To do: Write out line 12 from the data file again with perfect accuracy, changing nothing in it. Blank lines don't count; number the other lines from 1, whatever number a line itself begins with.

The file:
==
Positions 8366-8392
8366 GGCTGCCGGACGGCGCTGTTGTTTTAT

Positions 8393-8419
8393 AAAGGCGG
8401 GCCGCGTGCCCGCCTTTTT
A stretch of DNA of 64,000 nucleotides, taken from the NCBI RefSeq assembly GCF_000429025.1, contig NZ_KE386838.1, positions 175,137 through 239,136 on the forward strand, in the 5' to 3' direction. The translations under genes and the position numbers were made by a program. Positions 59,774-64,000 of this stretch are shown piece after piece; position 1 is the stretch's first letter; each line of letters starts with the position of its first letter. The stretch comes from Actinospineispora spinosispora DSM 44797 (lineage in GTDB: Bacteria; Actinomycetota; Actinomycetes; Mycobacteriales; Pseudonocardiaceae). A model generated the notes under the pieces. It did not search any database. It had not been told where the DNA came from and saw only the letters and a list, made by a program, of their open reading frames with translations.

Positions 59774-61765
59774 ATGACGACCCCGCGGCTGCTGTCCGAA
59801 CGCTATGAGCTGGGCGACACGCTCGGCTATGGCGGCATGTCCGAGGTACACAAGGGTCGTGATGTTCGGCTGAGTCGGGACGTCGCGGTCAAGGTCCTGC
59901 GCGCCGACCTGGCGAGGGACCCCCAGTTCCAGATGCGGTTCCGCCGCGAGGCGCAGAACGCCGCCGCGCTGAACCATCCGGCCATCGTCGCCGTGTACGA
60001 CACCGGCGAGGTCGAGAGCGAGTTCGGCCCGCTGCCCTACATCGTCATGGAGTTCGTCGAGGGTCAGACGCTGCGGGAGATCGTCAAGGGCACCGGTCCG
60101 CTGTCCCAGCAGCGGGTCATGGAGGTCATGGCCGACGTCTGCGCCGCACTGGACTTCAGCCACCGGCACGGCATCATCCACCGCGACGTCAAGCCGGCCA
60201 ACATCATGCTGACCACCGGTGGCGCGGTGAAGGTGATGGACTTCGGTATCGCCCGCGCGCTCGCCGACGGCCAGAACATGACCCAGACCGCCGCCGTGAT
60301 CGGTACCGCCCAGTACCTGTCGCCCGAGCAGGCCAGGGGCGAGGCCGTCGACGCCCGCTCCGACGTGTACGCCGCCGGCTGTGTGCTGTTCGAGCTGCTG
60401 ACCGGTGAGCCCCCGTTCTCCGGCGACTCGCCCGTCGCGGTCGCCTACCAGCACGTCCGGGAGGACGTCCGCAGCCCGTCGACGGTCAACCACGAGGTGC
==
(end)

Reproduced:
60101 CTGTCCCAGCAGCGGGTCATGGAGGTCATGGCCGACGTCTGCGCCGCACTGGACTTCAGCCACCGGCACGGCATCATCCACCGCGACGTCAAGCCGGCCA